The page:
38. wait.. how is luggage not allowed on an escalator at an AIRPORT?!! i guess the same folks who can’t manage luggage on an escalator really shouldn’t even attempt a wheelchair on one.

  39. I’m a little concerned the sign isn’t also in Spanish, German, Greek, French, Italian, Chinese, Vietnamese, Zimbabwean, and Braille. They probably don’t have room, and just turning the escalator off would lead to the need for more signs…..maybe there isn’t a solution to this problem. We need to appoint a committee to study this problem. That, or go down the corridor, find some fresh coffee, and then spend some time people watching, as they ignore the existing sign.

  40. Do parents just put small children on the escalator and say “See ya at the bottom” ???

  41. I just had a mental picture of me, in a wheelchair, at the top, going, “Yeah. I’M TOTALLY TAKING THIS THING, ALL THE WAY DOWN”. I’ve spent time using a wheelchair AND a walker. Trust me, you don’t even want to go across a threshold in one, let alone a moving staircase…

    I’d be super tempted to write across the sign in big Sharpie ink: WELL, DUH

  42. It also says no canes. What the hell? I always have my cane on the escalator. I mean, I don’t try to hobble up or down the moving steps, but c’mon!!!

  43. Am I the only one who thought it said “Crunches” ?
    Cuz that would make sense.

  44. It is necessary Jenny. Might stop some of my friends from doing it. I have Spina Bifida and although I am ambulatory, i have lots of friends with SB who are in wheelchairs who have no problem using escalators. Not kids, but adults. So I don’t know about the strollers and walkers and all that, but in an inaccessible world, built for the able bodied, sometimes you have to get creative when you’re in a wheelchair. Plus I’m not telling this guy (with sb) not to do anything.
    Rare miss with this post. #Disappointed

  45. A restaurant where I used to eat had a disabled elevator with a sign next to it: “in case of fire or earthquake use the stairs”.

  46. My little sister and her friends are paralympic athletes and when we travel together there are 16 people on the wheelchair tennis team, each with two chairs. Waiting for the elevator is insane so a lot of us just hit up the escalator for times sake, especially if we have a connecting flight to make.

  47. I like the warnings that you shouldn’t use your hairdryer while you are standing in a tub of water. I was joking about it with a German co-worker and he told me that building code in Germany is that any outlet in a bathroom has to be further from the tub than the length of a cord. I asked him, “What about extension cords?” and he did not have an answer. But really, someone who is determined to dry her hair while she is standing in water in the tub will find a way.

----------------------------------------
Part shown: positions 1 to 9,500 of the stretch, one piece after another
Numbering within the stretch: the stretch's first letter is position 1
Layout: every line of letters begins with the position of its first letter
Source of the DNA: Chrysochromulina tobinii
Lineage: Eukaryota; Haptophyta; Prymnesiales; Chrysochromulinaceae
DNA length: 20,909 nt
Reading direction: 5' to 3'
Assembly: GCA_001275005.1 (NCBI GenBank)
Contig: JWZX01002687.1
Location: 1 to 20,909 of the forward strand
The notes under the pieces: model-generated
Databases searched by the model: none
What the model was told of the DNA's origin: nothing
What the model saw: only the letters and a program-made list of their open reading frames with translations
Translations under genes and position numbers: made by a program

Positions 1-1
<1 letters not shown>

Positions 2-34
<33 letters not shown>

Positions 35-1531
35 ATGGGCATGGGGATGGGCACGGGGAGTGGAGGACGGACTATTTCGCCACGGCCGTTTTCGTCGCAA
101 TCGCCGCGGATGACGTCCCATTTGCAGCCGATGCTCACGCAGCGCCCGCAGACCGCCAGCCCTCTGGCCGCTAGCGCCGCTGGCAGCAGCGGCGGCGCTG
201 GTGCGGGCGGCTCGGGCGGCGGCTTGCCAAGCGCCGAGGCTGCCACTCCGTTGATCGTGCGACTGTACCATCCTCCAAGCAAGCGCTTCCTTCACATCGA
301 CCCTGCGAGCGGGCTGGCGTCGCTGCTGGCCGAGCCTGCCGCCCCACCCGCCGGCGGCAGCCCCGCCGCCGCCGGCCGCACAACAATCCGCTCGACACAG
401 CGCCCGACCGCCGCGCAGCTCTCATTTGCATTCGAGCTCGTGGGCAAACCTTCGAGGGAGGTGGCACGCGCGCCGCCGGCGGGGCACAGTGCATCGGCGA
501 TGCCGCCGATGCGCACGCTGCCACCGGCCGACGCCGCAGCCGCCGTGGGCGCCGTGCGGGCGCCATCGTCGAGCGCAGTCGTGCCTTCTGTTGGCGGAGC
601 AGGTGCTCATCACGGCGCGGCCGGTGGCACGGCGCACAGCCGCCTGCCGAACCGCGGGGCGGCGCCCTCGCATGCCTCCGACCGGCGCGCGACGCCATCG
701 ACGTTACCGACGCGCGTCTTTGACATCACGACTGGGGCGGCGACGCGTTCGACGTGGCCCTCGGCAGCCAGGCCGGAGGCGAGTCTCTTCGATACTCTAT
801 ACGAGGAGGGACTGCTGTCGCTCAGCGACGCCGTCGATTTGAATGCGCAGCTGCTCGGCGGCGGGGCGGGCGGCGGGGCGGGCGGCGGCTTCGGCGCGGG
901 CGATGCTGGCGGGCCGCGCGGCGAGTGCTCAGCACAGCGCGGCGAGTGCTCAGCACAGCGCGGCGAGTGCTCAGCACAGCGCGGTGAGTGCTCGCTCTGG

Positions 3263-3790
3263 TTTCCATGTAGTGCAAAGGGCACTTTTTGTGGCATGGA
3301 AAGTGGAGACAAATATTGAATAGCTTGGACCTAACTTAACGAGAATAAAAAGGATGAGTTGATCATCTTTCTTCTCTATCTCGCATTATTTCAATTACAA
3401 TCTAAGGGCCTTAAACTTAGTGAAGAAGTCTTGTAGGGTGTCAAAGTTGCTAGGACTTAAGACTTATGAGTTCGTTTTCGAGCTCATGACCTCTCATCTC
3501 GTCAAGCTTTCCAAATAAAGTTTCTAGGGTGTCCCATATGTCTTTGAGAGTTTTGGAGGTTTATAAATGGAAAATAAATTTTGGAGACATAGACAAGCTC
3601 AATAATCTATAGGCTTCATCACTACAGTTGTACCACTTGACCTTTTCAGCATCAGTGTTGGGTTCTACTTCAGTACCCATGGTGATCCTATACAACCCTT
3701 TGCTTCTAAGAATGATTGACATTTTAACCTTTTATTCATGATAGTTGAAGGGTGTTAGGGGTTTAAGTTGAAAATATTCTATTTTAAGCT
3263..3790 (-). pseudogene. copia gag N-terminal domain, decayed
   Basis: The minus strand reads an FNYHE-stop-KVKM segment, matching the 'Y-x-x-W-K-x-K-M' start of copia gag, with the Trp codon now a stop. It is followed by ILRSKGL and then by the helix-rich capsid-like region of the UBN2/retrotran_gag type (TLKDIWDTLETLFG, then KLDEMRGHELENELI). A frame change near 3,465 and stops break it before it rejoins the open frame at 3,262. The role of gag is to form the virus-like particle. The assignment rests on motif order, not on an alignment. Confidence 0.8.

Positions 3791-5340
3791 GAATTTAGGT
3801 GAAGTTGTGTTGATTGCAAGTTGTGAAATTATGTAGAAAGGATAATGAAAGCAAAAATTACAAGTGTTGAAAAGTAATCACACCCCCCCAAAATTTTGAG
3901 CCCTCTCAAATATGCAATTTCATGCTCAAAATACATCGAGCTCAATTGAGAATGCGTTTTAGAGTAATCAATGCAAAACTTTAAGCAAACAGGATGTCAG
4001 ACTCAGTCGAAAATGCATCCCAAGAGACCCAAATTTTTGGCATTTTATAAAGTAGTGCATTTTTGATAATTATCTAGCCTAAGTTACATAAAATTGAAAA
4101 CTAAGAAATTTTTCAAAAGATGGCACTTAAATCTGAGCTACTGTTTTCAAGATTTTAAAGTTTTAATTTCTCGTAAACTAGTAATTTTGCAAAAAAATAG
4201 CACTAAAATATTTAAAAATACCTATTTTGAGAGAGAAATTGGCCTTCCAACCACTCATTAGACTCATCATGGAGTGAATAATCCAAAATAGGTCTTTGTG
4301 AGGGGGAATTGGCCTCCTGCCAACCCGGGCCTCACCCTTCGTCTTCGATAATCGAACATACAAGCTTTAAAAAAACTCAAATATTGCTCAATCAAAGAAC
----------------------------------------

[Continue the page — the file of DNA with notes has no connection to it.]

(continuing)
48. At the Barnes & Noble I used to work at, there was a guy who always used the escalator to get himself on his wheelchair up and down. It was so scary to watch.

  49. I was once a small child left unattended on an escalator.
    My parents had no idea I hadn’t followed them off but had simply gotten back on the up escalator. And that’s where they and the store cops found me, peacefully riding up and down the escalators, having the best time of my life. My dad had to pick me up and carry me off, while I wriggled and screamed to go back. Those escalators at A&S (Abraham & Straus) were the best thing ever!!

    So I can totally understand the ‘no unattended small children’ bit. If they allowed that, the elevators would be clogged with the little critters!

  50. When one works with the public, one sees all sorts of things that one needs to write a sign for. Nothing could surprise me.

  51. There’s a guy who takes the escalator in his wheelchair every day at my Metro station (yes, in DC…and he does this on 2 different escalators). I always stand to the side and wait until he gets up before getting on. He’s yelled at me about it before (apparently I am a whole host of interesting things for distrusting his abilities, including ableist and racist), but I just say “look, you’re perfectly welcome to risk your own safety and life…you have no right to risk mine.” That did not change his attitude, about using the escalator or me.

    Also, PLEASE keep the strollers off the escalators. Not only is it risky, but it blocks the escalators so no one can walk past you. We WALK on escalators in civilized places. Either use the elevator, or take the kid out and fold up the stroller.

  52. I worked dept store retail for 15 yrs…escalators were the worst, the WORST calls you can imagine.Wheelchairs issues, check. Strollers w babies, check. Pantless people that thought sitting down and riding off the bottom was smart, check! Ambulance calls, check! Etc.etc.etc.etc….My retail escalator stories are endless. That sign is tame but I’m pretty sure the escalator challenged don’t read the signs.

  53. Hey Jenny, just got my bookplate. Thank you very much! You will go with my signed copies of Ray Bradbury, Jane Goodall, Garrison Keillor and L Frank Baum. Good Company, right? Back to reading FH. Love, Michele